Marc De Graef
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Marc De Graef received his M.S. in Physics from the University of Antwerp (Belgium) in 1983. After a six-month research stay at the Gorlaeus Laboratory for Solid State Chemistry in Leiden (The Netherlands) he joined the Department of Materials Science and Engineering at the Catholic University of Leuven (Belgium), from where, in May of 1989, he graduated with a Ph.D. in Physics. His graduate research centered on the microstructure and phase stability of Cu-Al and Cu-Al-Zn shape memory alloys.

In September of 1989 he joined the Materials Department at the University of California at Santa Barbara as a post-doctoral researcher. Under supervision of Profs. A. Evans and D. Clarke, he worked in various areas of materials science, using transmission electron microscopy and computer simulations as main research tools. Among the topics covered during that period are:
  • Interface structure in metal-ceramic composites (Pt-sapphire, Cu-sapphire, Au-sapphire)
  • Crystallography of titanium borides in TiAl intermetallics
  • Ferroelectrics (relaxors, antiferroelectrics)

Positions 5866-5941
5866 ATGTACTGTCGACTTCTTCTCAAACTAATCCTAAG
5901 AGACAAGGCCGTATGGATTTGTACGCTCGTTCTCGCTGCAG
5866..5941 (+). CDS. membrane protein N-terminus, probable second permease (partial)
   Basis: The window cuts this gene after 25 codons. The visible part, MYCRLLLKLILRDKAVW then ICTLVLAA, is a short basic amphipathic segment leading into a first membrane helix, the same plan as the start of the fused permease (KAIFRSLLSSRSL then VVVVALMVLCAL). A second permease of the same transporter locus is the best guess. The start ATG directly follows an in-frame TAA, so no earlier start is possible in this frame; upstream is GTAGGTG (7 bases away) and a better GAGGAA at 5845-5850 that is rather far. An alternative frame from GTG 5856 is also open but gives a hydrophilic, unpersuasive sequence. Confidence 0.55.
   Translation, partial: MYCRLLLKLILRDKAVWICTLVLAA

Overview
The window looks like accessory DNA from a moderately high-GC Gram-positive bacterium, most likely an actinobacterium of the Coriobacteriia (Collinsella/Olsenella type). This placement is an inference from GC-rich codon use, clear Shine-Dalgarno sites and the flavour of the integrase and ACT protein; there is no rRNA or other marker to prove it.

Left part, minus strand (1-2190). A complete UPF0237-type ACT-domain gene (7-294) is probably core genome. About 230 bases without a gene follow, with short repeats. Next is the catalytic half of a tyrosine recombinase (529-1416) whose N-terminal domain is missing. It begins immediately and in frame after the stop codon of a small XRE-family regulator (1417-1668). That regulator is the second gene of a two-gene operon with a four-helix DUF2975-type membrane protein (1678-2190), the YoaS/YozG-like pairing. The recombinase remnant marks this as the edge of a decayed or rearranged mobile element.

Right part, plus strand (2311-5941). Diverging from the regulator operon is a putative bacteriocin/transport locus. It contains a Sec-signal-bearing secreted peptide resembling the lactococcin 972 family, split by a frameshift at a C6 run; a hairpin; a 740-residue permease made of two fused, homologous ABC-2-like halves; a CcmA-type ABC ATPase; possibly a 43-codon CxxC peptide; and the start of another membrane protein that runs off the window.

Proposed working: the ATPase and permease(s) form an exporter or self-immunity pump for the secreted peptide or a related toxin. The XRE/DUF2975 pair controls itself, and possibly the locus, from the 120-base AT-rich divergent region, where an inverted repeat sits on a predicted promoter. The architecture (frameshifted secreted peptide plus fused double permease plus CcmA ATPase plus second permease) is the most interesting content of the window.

• Phase stability and decomposition in rapidly solidified yttria-zirconia mixtures
  • Strain contrast around crack tips in thin foils
  • Automated strain mapping
  • Vortex-dynamics in two-dimensional arrays of superconducting Josephson junctions
In March of 1993 he joined the Department of Materials Science and Engineering at Carnegie Mellon University as Assistant Professor. He has initiated research on the influence of hydrogen on titanium aluminides, magnetostrictive microstructures in Terfenol-D, grain boundary segregation in ZnO varistors, and a fundamental study of the use of energy-filtered TEM. He has won the Carnegie , Fellow of the Microscopy Society of America in 2009, and the TMS Educator award in 2012.

Since July 1, 2002, Prof. De Graef has obtained indefinite tenure along with a promotion to Full Professor.

Recent research interests are in the area of quantitative Lorentz microscopy, as applied to the study of magnetic thin films and magnetostrictive materials, and the three-dimensional microstructure of structural intermetallics.
Prof. De Graef has authored or co-authored over 200 publications in the open literature and is an active member of TMS and MSA. He has also published two textbooks with Cambridge University Press: Introduction to Conventional Transmission Electron Microscopy (graduate level), and (with M. McHenry) the Structure of Materials (undergraduate level, 2 editions).